“The specimens you sent me are the twigs of a species Ephedra… A species grows all over this country-Baluchistan, Afghanistan, Kashmir and Western Thibet-which seems to be identical with the species received. This species is here, in all this country, called Hum (pronounced as the English word whom, also Huma). In Baluchistan, it, as well as totally a distinct plant, Periploca aphylla, is called Hum. It grows equally on exposed hills and valleys, consisting of ‘branches and sprigs’, one mass of upright twig, if you notice, being made of joints like the joints of the fingers. When covered with male flowers, the bush (from 1 to 2 feet) is golden coloured, and the twigs are more or less so .,. This plant has no leaves. It is all twigs and jointed. Among the Pathans of the Khyber pass and all over that country, the twigs are, with water, made into a decoction, and employed very largely as a house-hold remedy in sickness, and are considered as possessing health- giving and healing properties. Owing to a general likeness between the stiff rod-like growth. upright and erect, of the two plants, in Baluchistan, the natives equally give both the same name. No one would mistake the jointed and true Hum for the non-jointed false Hum, Periploca.” 32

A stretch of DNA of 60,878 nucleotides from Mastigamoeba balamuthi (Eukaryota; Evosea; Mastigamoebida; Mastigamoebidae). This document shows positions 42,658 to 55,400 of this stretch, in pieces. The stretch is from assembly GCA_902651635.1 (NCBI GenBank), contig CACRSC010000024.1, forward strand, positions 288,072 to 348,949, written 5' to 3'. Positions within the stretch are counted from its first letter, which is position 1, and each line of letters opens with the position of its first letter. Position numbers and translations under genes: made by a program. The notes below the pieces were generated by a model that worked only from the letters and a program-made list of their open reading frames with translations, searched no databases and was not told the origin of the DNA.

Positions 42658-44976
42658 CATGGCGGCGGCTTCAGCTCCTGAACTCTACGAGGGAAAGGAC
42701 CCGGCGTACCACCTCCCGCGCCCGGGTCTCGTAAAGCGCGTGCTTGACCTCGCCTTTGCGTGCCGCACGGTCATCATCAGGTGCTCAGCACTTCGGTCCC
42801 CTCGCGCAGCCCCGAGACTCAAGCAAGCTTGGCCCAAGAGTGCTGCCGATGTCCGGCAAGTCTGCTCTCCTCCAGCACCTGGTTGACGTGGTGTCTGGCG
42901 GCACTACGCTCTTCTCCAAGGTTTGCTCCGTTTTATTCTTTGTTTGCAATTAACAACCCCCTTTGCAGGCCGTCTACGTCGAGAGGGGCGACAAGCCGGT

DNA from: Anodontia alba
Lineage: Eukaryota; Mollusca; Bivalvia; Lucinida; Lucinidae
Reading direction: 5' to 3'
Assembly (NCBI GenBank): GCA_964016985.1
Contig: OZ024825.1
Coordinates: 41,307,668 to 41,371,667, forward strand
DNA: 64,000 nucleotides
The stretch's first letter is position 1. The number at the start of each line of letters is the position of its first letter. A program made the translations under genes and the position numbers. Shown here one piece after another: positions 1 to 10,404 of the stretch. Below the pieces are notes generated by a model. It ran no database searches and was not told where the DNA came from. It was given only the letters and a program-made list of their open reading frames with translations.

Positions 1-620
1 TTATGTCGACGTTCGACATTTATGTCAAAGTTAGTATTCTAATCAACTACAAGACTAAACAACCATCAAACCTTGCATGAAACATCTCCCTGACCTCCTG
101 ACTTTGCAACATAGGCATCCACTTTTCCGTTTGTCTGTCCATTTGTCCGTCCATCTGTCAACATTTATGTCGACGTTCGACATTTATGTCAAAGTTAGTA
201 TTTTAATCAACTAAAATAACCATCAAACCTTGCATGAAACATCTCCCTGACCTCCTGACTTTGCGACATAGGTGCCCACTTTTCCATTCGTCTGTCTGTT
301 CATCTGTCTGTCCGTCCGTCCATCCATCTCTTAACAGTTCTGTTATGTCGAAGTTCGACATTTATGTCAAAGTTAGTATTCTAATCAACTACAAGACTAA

Aitchison concluded by saying, “before your letter and specimens came, I had made up my mind that the Ephedra was the nearest to the ‘Soma’ plant that I got to, but as it was stated that the Parsees employed the twigs of Periploca~ it rather put me out. Your ~pecimens are all on my side”33.

(This letter was included by Modi, in 1922, in his book “The Religious Ceremonies and Customs of the Parsees”). On return to England, Aitchison published, in 1887, a

732 Rajesh Kochhar

The Rgvedic Soma Plant 733

734 Rajesh Kochhar

technical report on his findings. Further ‘Support came in 1893, when Joseph Bomrnuller wrote (in German) about his encounter with a Zoroastrian priest in Yezd canying Hum, which he at once recognized as Ephedra distachya. He added that large quantities of it were dried and sent to Bombay every year34.